The chemistry between Robert and Barbra in the film was magnetic. "I saw her [sing] way back in the '60s, and I thought she was really, really good. Really talented. Unusual. I found her attractive in that way," Robert says. "So when Sydney talked about her playing the role, I said, 'Well, I think that's pretty interesting.'"
Before shooting the first scene, Robert says Sydney asked him to talk to Barbra in her trailer because she was nervous. Robert said no. "I said: 'It feels like that's appropriate. If she's nervous, that's good. We'll meet on the set in the scene,'" he says. "To me, that was more organic. And then, of course, as Barbra and I started to work together, it did become organic."
Barbra had similar intentions when she created her character's signature gesture—brushing aside Hubbell's bangs. "I wanted to find some gesture that I could do that I could repeat at certain times of the film," she says. "That's why I did that in the first scene, because I thought I would recreate it later when it would have more meaning."
In one scene of The Way We Were, Barbra's character, Katie, tells Hubbell that everything seems to come easy for him, and Robert says that line struck a chord for him personally.
"I started as an actor in the theater playing a lot of character parts, and suddenly, I found myself in this place where it felt like I was getting locked into a kind of a stereotype, and it did bother me," he says. "And then I would hear, 'Well, but that's easy for you.' Or, 'You look like somebody who's educated in the East,' which I wasn't. 'And came from an elegant background,' which I didn't."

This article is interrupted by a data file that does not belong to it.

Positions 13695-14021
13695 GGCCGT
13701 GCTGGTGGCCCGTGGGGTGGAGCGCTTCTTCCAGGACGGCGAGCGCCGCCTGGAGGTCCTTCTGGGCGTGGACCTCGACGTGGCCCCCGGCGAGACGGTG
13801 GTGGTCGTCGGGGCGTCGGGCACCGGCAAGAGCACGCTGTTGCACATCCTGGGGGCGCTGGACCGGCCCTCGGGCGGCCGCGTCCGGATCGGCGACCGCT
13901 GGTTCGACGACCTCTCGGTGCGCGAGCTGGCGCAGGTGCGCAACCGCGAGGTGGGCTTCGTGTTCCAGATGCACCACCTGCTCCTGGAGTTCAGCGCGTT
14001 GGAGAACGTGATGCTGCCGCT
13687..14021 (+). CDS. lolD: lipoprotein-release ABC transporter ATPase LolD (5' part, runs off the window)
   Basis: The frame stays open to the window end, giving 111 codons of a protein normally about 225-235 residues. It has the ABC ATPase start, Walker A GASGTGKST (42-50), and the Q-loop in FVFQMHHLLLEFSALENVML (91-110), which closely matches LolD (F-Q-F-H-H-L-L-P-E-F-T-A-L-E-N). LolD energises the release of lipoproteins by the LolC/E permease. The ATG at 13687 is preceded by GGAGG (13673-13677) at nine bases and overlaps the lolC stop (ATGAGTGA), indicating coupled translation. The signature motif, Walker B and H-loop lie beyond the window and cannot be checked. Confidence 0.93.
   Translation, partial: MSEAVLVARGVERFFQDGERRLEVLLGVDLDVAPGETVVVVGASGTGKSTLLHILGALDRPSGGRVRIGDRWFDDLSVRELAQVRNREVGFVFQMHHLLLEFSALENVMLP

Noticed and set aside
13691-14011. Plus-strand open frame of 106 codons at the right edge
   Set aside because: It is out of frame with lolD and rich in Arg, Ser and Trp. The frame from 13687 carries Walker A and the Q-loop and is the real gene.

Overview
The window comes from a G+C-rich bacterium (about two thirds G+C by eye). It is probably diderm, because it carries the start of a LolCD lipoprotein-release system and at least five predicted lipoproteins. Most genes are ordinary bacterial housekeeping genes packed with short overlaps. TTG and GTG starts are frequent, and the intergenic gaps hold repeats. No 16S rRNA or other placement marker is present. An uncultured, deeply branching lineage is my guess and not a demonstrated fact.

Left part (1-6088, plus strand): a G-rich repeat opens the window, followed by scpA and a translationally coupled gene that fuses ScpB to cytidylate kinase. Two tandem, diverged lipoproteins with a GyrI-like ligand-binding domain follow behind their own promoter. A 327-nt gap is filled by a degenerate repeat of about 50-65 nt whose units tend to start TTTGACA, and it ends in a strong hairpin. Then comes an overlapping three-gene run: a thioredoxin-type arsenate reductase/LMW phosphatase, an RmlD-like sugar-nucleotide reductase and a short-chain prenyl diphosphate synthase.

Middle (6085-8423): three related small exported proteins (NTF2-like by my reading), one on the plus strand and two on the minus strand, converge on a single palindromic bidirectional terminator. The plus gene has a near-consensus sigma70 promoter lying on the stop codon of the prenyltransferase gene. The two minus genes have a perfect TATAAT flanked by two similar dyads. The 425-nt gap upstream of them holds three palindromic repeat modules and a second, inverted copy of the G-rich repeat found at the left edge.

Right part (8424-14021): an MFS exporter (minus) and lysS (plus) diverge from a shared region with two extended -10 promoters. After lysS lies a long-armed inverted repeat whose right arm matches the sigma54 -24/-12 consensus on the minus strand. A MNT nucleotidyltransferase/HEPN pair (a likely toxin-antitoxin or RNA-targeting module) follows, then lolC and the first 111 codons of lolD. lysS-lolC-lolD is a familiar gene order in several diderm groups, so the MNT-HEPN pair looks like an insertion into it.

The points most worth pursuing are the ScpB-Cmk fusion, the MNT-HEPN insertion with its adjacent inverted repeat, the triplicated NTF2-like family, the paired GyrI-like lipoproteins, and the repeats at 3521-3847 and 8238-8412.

Fortunately, Robert was able to break the stereotype and star in a wide variety of cherished films, including Butch Cassidy & the Sundance Kid, The Sting, All the President's Men, Out of Africa, Spy Game and The Natural. And while his acting put him on the map, Oscar® came calling after Robert stepped behind the camera. He won his first Oscar for his directorial debut with Ordinary People, and he took home a second statuette in 2002 for lifetime achievement.
Despite his brilliant career in the movies, Robert says the path he pioneered for independent filmmakers is his most meaningful accomplishment. In 1981, he founded the groundbreaking Sundance Institute and Film Festival, which remains one of the most prestigious festivals in the world.
"I'd worked hard, done a lot of movies, and I thought: 'Okay, stop. Take a break and see how you want to go forward after this point," he says. "I came up with the idea [that] the thing that would satisfy me the most would be to do something that would create opportunities for others, and particularly new artists with new voices and perspectives."
Barbra and Robert both agree that seeing each other instantly transports them to the time they spent together filming. "I remember the fun we had," Robert says. "I remember liking her energy and her spirit; it was wonderful to play off of. I also really enjoyed kidding her. She was fun to kid."
Unlike millions of moviegoers, Robert says he never saw the finished cut of The Way We Were. "I was in another country when the film came out," he says. "I wasn't prepared for its success. Not that I thought it was a failure, I just wasn't prepared for the impact."
Barbra says she's always wanted to do a sequel to The Way We Were, but Robert wasn't interested. "There was a great story with our daughter, who would have become a political activist as well, at Berkeley in 1968, the year of the Democratic Convention," she says. "There was a very interesting story there."